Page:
A new state law kicks in Dec. 21, limiting the land application of liquid manure on snow-covered ground to emergency situations.

The law does not apply to manure from open feedlots or dry manure. It applies to confinement (totally roofed) facilities with liquid manure that have 500 or more animal units. Generally, 500 animal units would be 1,250 finishing hogs; 5,000 nursery pigs; 500 steers, immature dairy cows or other cattle; or 357 mature dairy cows.

“However, all livestock and poultry producers need to protect water at all costs,” said Gene Tinker, DNR coordinator of animal feeding operations. “All producers must prevent pollution as they land apply manure.”

The law limits liquid application from Dec. 21 to April 1 if the ground is snow-covered. If manure can be injected or incorporated, there is no limit on land application during this time. Snow-covered ground is defined as soil having one inch or more of snow cover or one half inch or more of ice cover.

“Under those conditions, producers can only apply in emergency situations, defined in the law as unforeseen circumstances beyond the control of the producer such as natural disaster, unusual weather conditions, or equipment or structural failure,” said Tinker. “They need to notify the regional DNR field office before they apply, and they can only apply to fields that are identified for emergency application in their manure management plans and have a Phosphorus Index of 2 or less.”

Tinker also said that because they are surface applying, producers and commercial applicators need to observe the separation distances, generally applying at least:

  • 750 feet from buildings such as residences, businesses and schools;
  • 200 feet from environmentally sensitive areas such as a drinking water well, lakes, rivers, streams or ag drainage wells; and
  • 800 feet from high quality water resources.

“The research shows that the later in the season and the closer to spring snowmelt that you apply, the greater the risk that manure-laden runoff will reach a stream,” he said. He recommends that producers who might run out of storage this winter should consider emergency application early in the winter, not late.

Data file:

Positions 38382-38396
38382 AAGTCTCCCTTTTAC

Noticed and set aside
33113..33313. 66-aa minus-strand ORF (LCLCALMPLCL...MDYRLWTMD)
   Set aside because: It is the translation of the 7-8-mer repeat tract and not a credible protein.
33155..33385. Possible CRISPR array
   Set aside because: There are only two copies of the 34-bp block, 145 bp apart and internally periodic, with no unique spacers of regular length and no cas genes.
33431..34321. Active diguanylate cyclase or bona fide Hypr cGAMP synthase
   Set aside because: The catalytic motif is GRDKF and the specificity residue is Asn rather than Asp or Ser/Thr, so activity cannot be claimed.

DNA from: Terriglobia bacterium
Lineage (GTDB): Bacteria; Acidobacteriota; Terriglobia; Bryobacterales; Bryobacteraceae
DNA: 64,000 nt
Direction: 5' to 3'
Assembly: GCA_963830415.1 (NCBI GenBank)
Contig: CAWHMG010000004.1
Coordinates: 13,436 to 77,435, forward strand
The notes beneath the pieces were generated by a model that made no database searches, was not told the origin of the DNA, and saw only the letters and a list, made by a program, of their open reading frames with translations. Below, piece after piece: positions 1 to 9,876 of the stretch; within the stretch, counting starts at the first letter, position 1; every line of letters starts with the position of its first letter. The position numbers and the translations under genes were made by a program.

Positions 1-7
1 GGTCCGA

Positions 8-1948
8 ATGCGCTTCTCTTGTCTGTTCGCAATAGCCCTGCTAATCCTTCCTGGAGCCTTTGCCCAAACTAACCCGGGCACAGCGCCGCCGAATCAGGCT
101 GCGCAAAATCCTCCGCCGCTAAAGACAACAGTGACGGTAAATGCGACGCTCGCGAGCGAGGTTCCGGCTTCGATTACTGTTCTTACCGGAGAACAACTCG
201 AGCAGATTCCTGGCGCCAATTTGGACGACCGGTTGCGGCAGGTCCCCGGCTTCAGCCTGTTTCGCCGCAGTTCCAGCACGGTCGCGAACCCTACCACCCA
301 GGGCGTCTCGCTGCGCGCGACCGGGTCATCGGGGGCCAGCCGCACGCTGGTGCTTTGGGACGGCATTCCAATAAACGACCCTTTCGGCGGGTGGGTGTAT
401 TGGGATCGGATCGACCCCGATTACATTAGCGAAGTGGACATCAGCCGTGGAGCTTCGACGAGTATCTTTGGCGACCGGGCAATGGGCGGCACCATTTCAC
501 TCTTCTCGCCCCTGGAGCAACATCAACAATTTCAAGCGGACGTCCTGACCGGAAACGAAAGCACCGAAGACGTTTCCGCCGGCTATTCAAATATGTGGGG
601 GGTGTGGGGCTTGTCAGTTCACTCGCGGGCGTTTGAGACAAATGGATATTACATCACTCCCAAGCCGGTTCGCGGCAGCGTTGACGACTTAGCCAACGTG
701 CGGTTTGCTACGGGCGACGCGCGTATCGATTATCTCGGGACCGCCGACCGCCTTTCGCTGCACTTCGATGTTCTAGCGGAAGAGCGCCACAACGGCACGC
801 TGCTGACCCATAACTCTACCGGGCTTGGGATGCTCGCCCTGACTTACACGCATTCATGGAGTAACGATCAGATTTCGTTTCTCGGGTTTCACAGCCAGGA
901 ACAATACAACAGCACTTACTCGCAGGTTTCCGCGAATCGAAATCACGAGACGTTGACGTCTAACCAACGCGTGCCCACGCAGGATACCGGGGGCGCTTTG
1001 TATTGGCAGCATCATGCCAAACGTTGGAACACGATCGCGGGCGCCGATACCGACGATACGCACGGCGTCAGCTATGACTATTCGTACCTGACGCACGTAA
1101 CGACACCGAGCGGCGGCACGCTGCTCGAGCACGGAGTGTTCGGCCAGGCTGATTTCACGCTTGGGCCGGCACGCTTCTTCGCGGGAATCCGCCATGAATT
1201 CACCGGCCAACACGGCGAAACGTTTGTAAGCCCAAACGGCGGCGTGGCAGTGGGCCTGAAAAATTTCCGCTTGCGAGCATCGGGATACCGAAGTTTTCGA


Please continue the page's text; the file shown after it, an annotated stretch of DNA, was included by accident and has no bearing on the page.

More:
“Most important, they should use good common sense, applying on flat land with the least snow cover, located far from a stream,” Tinker said. “If there are tile intakes downgradient of the application area, they must temporarily block the intake – PVC pipe sleeves are the most common method.”

They must report emergency applications starting Dec. 21 to the local DNR field office. If they have questions about a specific site or risks, they can also contact a DNR field specialist. Field office locations and phone numbers are available at www.iowadnr.gov/fo/index.html.

Starting Feb. 1, confinement producers with 500 or more animal units will also be limited to emergencies if applying liquid manure on frozen ground. Producers can read the law at http://coolice.legis.state.ia.us/Cool-ICE/default.asp?Category=billinfo&Service=Billbook&menu=false&hbill=SF432.

More information on the protected areas is available at www.iowadnr.gov/afo/landapp.html. Recommendations from the Iowa Manure Management Action Group about applying manure in winter are available at www.agronext.iastate.edu/immag/pubs/imms/vol3.pdf.

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